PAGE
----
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Legislative Assembly for the ACT: 2014 Week 13 Hansard (Tuesday, 25 November 2014) . . Page.. 4010 ..


imputation of improper motives or personal reflection. I do not believe it was actually unparliamentary language. But can I remind members that at all times we should treat each other with dignity and respect.

Environment—climate change

MR RATTENBURY (Molonglo) (4.55): Yesterday the Obama administration’s climate change envoy Todd Stern said this about solving the problem of global climate change:

It is going to have to be a solution that leaves a lot of fossil fuel assets in the ground … We are not going to get rid of fossil fuel overnight but we are not going to solve climate change on the basis of all the fossil fuels that are in the ground are going to have to come out. That’s pretty obvious.

Wise words indeed.

Last Thursday I had the privilege of visiting the Leard forest and the people who are speaking out against the development of the Maules Creek mine, which is being developed by Whitehaven Coal. Campaigners there are working hard to realise the beginning of that vision outlined by Todd Stern, a world where we leave fossil fuels in the ground because we know that taking them out is on the pathway of making the problem worse.

It is a very committed and passionate bunch of people who, for many months now, have been standing their ground for the Leard forest, in defence of the climate and in defence of that amazing area around Maules Creek. Maules Creek coalmine is the largest coalmine currently under construction in Australia. The Maules Creek coalmine, together with Boggabri Coal and Tarrawonga, will destroy over 5,000 hectares of forest. The Leard forest is home to 3,421 hectares of nationally listed and critically endangered box gum woodland. It is also home to over 390 species of birds and animals, more than 30 of which are endangered. The Maules Creek coal mine will also destroy sacred cultural sites in the forest, sites of significant heritage for Aboriginal history here in Australia.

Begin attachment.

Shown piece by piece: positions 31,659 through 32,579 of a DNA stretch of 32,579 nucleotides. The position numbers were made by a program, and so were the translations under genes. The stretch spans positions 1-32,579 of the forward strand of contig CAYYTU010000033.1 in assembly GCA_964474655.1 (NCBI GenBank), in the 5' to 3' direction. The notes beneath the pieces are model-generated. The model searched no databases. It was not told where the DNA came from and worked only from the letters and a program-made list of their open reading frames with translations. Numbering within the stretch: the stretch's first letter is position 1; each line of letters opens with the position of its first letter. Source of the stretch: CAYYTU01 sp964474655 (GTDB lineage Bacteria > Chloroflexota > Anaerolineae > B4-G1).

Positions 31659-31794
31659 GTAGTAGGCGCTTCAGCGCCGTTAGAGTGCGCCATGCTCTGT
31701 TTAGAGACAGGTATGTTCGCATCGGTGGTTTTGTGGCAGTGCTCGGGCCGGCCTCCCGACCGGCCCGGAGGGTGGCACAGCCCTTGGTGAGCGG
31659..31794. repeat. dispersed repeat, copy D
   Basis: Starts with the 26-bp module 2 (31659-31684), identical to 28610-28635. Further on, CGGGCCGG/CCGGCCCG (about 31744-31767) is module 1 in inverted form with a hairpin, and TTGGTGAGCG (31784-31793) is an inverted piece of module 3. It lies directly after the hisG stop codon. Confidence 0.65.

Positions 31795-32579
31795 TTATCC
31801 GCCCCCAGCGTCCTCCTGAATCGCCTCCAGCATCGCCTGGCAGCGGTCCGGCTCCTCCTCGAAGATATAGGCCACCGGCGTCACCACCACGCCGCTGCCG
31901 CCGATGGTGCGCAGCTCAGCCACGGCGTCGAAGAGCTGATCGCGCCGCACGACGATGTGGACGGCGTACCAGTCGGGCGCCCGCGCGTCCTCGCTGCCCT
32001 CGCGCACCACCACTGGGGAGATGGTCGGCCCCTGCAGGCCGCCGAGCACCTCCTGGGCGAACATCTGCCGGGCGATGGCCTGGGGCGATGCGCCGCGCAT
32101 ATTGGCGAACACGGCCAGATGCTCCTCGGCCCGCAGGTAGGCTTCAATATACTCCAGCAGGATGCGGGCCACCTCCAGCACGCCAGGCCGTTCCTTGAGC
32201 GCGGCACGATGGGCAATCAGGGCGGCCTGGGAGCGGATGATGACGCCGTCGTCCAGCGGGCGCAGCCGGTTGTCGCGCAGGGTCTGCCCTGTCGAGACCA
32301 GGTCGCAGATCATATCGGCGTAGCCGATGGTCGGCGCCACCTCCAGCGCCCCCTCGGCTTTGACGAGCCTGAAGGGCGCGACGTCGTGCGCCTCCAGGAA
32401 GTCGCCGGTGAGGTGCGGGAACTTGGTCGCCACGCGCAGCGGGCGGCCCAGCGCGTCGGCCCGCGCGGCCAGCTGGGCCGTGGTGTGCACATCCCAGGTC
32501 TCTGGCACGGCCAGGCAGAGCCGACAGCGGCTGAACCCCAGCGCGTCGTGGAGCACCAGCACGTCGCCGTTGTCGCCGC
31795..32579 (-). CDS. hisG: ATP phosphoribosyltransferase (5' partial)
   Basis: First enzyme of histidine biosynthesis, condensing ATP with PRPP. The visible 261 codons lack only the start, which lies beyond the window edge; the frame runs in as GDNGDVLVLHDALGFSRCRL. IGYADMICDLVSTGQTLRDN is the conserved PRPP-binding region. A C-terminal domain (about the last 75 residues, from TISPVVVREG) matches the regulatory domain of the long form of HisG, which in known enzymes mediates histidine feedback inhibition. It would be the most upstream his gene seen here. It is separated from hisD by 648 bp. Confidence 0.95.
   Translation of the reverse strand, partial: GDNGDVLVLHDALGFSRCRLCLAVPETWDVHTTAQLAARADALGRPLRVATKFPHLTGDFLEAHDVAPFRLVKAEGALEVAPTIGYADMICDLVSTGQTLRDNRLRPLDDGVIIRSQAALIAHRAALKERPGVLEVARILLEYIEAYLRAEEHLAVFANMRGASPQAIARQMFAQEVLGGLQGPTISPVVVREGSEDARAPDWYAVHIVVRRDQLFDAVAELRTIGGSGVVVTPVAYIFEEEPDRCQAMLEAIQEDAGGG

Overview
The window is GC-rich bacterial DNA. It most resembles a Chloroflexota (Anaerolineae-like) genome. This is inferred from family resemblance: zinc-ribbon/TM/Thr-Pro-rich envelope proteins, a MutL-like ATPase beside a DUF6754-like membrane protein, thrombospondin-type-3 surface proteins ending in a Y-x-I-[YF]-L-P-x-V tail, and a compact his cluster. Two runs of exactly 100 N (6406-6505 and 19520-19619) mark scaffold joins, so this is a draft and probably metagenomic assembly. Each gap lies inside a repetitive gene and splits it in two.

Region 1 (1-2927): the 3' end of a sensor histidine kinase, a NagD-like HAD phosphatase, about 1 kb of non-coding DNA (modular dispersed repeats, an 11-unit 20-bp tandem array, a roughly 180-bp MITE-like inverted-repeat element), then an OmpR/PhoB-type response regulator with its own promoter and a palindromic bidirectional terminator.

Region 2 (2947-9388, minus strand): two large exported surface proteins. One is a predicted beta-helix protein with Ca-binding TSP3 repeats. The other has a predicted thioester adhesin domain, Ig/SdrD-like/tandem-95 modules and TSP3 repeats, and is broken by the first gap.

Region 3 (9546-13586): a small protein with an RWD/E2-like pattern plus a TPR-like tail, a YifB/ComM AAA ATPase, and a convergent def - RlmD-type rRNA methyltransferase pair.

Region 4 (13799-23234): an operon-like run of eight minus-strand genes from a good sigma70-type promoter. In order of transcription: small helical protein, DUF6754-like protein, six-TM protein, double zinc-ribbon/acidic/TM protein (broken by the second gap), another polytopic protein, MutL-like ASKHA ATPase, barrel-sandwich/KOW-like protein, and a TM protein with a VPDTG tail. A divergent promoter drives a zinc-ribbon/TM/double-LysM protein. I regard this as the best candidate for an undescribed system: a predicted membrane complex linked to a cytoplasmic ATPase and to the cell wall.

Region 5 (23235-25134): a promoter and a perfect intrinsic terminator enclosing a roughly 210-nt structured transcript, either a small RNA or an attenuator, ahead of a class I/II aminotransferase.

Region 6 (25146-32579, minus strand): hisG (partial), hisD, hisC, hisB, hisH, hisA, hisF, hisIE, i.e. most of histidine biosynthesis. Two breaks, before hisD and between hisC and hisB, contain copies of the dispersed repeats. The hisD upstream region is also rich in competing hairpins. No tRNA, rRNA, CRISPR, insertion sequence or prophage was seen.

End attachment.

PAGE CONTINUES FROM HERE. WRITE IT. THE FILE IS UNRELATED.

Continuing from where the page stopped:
If this mine goes ahead, more than half the forest will be destroyed and the remainder will suffer from a major drop in the watertable and pollution from coal dust. In addition, I spoke with farmers in the area who are significantly concerned by that drop in the watertable and the implications of that for what are valuable agricultural lands. This is an issue facing a range of areas across agricultural Australia where these sorts of developments are actively interfering with food production and important agricultural areas of this country.

When you put all of that together, this is a project that, by all assessments, simply should not be going ahead. None of those environmental outcomes or social outcomes justifies the construction of a coalmine at a time when we need to be moving beyond fossil fuels, and leaving those fossil fuels in the ground that we can, in order to protect our climate as well as protect us from the immediate environmental impacts of a mine like Maules Creek.


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